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Why you’re getting tech recruitment wrong

8 Feb 2019 By Joe Drumgoole

Amid increasing demand for tech skills, the pressure is on HR to attract, retain and motivate this specialist workforce. Joe Drumgoole explains how to unearth and secure talent when competition is fierce

If you go back 20 years, tech employees like programmers, database administrators or engineers were solely the concern of tech companies. Not any more. First ecommerce, mobile and online communication transformed how we did business. Now AI, automation and virtual reality are making their way into workplaces in every corner of industry. We have reached a crunch point where demand for tech skills far outstrips supply.

The frustrating reality is that in those two decades of technological upheaval, not much has changed in how organisations recruit technically skilled employees. That’s bad for business. 

Today there are more than 20,000 vacancies for software engineers on indeed.co.uk – but there will always be 20,000 vacancies. The UK produces a similar number of computer science graduates each year, but not all of them go into software engineering as a discipline. In addition, recruiters for most of those roles are not looking for fresh graduates – they want experienced professionals.

A recent report by software platform Stripe found that a lack of software engineers is a massive constraint on company growth. In fact, the report found it was a bigger issue than having access to capital, finding a product-market fit or the challenges that come with legacy IT infrastructure. Leaders are crying out for capable tech employees.

Something needs to be done. But what?

I’ve been working in product development  for more than 30 years, which meant I got started two years before Tim Berners-Lee invented the World Wide Web. In all those years, I’ve experienced the good, the bad and the horrendous in recruitment practices. Now, in my role as a developer advocate for MongoDB, I spend my time working with thousands of developers, at all sorts of different companies – from massive banks to small start-ups – and at all stages of their careers. From all of those conversations, here are the three things that I think will make a big difference in how your company finds and successfully recruits the tech talent you need:

Focus on tools rather than talent

Technical tools are changing so fast, that it is absolutely crucial to find technicians who can adapt and learn. You're looking for someone to join a team that programs in the ‘Go’ programming language, so you have to hire a Go expert, right? Wrong. Companies need to hire a skilled programmer that can adapt and learn. Work from the philosophy that this person will be at your company for five or more years and will learn many new skills while they're with you. Looking only for specific knowledge of a language or type of software is (usually) a terrible way of finding the best people.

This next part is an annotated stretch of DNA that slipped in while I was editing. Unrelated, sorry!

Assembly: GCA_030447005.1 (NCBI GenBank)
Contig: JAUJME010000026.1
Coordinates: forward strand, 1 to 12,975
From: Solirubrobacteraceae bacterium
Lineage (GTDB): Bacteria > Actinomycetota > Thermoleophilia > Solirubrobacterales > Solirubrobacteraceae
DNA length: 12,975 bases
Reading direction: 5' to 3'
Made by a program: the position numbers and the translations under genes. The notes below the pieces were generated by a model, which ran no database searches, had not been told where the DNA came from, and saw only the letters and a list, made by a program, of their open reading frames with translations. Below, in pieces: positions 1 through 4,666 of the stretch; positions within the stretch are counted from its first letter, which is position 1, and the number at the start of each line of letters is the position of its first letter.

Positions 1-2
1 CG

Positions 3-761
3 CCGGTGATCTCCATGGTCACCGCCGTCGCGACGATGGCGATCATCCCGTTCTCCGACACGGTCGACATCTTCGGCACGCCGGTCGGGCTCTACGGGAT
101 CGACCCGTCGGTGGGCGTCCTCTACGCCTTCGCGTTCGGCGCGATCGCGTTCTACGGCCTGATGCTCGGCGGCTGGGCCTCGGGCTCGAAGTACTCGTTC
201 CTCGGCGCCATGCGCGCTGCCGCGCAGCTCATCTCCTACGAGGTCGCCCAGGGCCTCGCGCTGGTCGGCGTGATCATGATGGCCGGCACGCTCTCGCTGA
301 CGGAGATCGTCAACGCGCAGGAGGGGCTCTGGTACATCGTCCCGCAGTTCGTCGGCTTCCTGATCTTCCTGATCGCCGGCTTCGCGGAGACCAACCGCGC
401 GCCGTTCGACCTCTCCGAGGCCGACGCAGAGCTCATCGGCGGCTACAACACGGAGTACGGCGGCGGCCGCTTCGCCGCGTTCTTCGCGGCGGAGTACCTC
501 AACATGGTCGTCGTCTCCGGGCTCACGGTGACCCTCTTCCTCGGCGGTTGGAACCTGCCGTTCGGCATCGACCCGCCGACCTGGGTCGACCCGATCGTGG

Don’t limit by location

The best people in tech aren’t hired through recruitment teams – they’re offered jobs because people know who they are and have seen their work. The tech industry is built on an open source ethos – a sharing of ideas, code and technologies. If companies can understand and tap into this community, they will go a long way towards identifying the right target candidates and securing the person they want. Recruitment teams can look close to home – speak to the tech specialists already in-house to get hold of the recommendations and relationships that can give your brand a leg-up in the recruitment process.

Tech community platforms, such as code-sharing and open source programming site Github, also offer a door into the world of developers and a better idea of what they are really passionate about. 

Try before you buy

In such a competitive recruitment space, there is huge power in the hands of candidates who will often be in demand from a number of suitors at any one stage. In-depth recruitment processes can sometimes be a turn-off for this sought-after cohort, which means that both employer and candidate may miss out on an appointment that could be perfect from both sides. Sometimes, a lightweight recruitment process, followed by a short fixed-term contract (say, three months), is the best way to discover whether a candidate is a good fit for the team.

If you think hiring great developers is hard now – hold onto your wireless mouse – it’s only going to get harder. In the UK, there is a booming tech industry that is fast becoming the envy of the world. The rate of change and adoption in this field will only increase and it will touch every conceivable industry. The need for HR professionals to be comfortable hiring this type of employee in the future is going to be more important than ever for business success. 

Joe Drumgoole is director of developer advocacy at MongoDB EMEA

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